JazzMusicArchives.com Homepage
Forum Home Forum Home >Other music related lounges >General Music Discussions
  New Posts New Posts RSS Feed - 1980s Punk Rock in Washington DC
  FAQ FAQ  Forum Search   Register Register  Login Login

1980s Punk Rock in Washington DC

 Post Reply Post Reply
Author
Message
js View Drop Down
Forum Admin Group
Forum Admin Group
Avatar
Site admin

Joined: 22 Dec 2010
Location: Memphis
Status: Offline
Points: 27510
Post Options Post Options   Thanks (0) Thanks(0)   Quote js Quote  Post ReplyReply Direct Link To This Post Topic: 1980s Punk Rock in Washington DC
    Posted: 06 Aug 2015 at 9:06am
Salad Days: A Decade of Punk in Washington, DC (1980-90)
coming to DVD on September 18th, streaming now on Vimeo

The critically acclaimed documentary chronicling the rise of punk rock in Washington, DC

Check out an exclusive clip at IndieWire and the trailer below
Scott Crawford and Jim Saah's Salad Days: A Decade of Punk In Washington, DC (1980-90) has been selling out screenings in Los Angeles, San Francisco, Boston, Seattle, Chicago, and more. The documentary film that examines the early DIY punk scene in the Nation's Capital. It was a decade when seminal bands like Bad Brains, Minor Threat, Government Issue, Scream, Void, Faith, Rites of Spring, Marginal Man, Fugazi, and others released their own records and booked their own shows-without major record label constraints or mainstream media scrutiny. 

Contextually, it was a cultural watershed that predated the alternative music explosion of the 1990s (and the industry's subsequent implosion). Thirty years later, DC's original DIY punk spirit serves as a reminder of the hopefulness of youth, the power of community and the strength of conviction.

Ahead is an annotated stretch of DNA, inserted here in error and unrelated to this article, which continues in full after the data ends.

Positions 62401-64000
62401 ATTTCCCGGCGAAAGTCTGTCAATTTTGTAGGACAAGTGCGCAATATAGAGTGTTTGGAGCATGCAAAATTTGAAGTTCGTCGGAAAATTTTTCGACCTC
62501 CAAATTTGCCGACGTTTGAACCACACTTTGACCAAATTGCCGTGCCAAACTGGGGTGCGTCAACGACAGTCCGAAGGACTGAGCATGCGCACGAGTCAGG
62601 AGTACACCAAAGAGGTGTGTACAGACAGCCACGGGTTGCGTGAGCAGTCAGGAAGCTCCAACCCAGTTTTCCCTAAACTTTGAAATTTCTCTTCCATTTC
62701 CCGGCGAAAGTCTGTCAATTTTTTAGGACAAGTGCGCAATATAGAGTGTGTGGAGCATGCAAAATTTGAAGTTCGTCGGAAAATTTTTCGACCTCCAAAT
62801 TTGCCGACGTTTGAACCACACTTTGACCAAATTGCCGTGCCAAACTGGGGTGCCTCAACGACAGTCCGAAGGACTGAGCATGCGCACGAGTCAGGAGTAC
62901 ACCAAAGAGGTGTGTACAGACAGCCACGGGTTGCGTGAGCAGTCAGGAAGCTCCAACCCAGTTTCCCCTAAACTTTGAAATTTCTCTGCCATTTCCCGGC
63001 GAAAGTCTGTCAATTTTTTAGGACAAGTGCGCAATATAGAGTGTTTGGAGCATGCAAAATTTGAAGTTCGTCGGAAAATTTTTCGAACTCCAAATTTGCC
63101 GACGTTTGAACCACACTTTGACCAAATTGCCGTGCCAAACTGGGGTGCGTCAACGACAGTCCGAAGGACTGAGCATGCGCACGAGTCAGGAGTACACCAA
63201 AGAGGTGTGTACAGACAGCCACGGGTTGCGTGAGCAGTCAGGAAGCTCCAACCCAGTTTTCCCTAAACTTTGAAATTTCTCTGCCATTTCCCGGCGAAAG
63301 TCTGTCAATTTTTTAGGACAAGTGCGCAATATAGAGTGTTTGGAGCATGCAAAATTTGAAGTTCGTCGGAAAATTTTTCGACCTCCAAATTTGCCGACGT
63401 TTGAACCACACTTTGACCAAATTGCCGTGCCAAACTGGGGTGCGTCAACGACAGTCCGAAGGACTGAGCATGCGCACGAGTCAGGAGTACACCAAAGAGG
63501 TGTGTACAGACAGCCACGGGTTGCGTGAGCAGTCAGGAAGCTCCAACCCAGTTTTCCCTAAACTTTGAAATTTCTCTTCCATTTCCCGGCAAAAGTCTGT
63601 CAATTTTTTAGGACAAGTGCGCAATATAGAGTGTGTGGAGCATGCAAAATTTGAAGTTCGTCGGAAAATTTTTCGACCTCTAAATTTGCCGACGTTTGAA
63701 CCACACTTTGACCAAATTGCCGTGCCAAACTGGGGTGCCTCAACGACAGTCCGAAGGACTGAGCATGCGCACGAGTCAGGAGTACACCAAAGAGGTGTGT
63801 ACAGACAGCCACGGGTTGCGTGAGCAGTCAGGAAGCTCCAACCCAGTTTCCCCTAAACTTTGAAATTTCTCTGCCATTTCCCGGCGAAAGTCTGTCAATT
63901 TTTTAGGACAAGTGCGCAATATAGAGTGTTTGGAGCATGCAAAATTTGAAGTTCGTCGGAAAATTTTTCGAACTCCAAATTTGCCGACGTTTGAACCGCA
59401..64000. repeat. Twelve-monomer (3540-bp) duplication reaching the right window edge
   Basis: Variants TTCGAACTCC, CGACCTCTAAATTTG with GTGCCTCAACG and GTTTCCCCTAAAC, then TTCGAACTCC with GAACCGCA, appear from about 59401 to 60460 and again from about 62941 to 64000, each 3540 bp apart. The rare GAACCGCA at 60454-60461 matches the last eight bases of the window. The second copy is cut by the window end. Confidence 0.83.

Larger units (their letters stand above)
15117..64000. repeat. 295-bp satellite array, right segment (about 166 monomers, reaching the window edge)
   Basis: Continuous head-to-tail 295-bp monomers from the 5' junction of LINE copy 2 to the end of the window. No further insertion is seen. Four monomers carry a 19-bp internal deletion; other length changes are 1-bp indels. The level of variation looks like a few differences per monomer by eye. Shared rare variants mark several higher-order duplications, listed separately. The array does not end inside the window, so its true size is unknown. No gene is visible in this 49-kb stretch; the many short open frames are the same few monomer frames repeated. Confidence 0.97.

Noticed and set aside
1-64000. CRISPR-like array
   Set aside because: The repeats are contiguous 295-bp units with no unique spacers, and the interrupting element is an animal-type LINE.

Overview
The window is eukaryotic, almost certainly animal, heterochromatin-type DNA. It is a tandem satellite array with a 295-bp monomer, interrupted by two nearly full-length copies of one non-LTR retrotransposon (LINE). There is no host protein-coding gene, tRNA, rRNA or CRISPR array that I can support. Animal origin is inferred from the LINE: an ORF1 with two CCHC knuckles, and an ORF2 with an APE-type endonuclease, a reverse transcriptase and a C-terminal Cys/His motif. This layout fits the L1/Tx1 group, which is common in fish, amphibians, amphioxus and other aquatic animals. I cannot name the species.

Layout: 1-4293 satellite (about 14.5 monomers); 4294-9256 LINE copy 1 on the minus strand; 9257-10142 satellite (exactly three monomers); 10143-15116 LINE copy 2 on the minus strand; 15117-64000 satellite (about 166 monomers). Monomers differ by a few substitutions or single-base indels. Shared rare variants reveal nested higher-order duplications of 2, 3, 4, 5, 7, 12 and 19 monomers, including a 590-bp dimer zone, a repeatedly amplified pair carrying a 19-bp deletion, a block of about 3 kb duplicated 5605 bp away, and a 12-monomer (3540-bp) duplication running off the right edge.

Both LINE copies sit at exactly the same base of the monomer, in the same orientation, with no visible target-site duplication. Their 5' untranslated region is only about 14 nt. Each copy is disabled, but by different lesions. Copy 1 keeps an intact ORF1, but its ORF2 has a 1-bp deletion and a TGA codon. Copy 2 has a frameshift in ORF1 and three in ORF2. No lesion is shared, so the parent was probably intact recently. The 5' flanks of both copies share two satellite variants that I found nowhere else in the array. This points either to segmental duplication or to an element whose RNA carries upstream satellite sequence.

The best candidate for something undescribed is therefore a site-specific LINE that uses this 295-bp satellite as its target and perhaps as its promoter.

Director/writer Scott Crawford is a music journalist, musician, and graphic designer. As a teenager in the DC suburbs, he started a fanzine called Metrozine that documented much of what was happening in the DC hardcore punk scene in the 1980s. 

"The DC punk music scene that I grew up with in the 1980s has always been a big part of who I am," says Scott. "I interviewed a lot of these bands for the first time over 30 years ago while doing a fanzine. Approaching them all again decades later offered a type of perspective and reflection that I wanted to capture in a film."

Crawford was also quoted in both Dance of Days and Banned in DC - the two most definitive books on the early DC punk scene. In 2001, he launched Harp Magazine and served as its Editor-in-Chief for over seven years. Crawford also launched the online music portal Blurt in 2009.

Serving as Director of Photography, Saah is a native of Washington, DC who has worked professionally in photography and video for over 25 years. He has shot for a variety of publications and websites ranging from the Washington Post to Rolling Stone. He's also an experienced videographer whose credits range from union organizing films to music documentaries. Recent films he has worked on include movies about the bands Wilco, Death Cab for Cutie, and Eddie Vedder.

On a side note, OBEY and Shepard Fairey were heavily influenced by the DC hardcore scene. Shepard has used numerous DC hardcore legends such as Ian Mackaye of Minor Threat and Fugazi, Henry Rollins of State of Alert and Black Flag, and Bad Brains in his artwork. When hearing that Crawford and Saah were planning a West Coast release of their film, OBEY wanted to get involved. They created this T-shirt which is on sale now (along with other cool Salad Days merchandise) HERE.

Quick Facts:
Salad Days reached its Kickstarter goal in 6 days.
* Features never-before-seen photographs and performance footage of dozens of DC punk bands.
* Interviews with Ian MacKaye, Henry Rollins, John Stabb, Thurston Moore, Dave Grohl, and others
* Original score by guitarist Michael Hampton (SOA, Faith, Embrace, One Last Wish)

# # #
Back to Top
 Post Reply Post Reply
  Share Topic   

Forum Jump Forum Permissions View Drop Down

Forum Software by Web Wiz Forums® version 10.16
Copyright ©2001-2013 Web Wiz Ltd.

This page was generated in 0.102 seconds.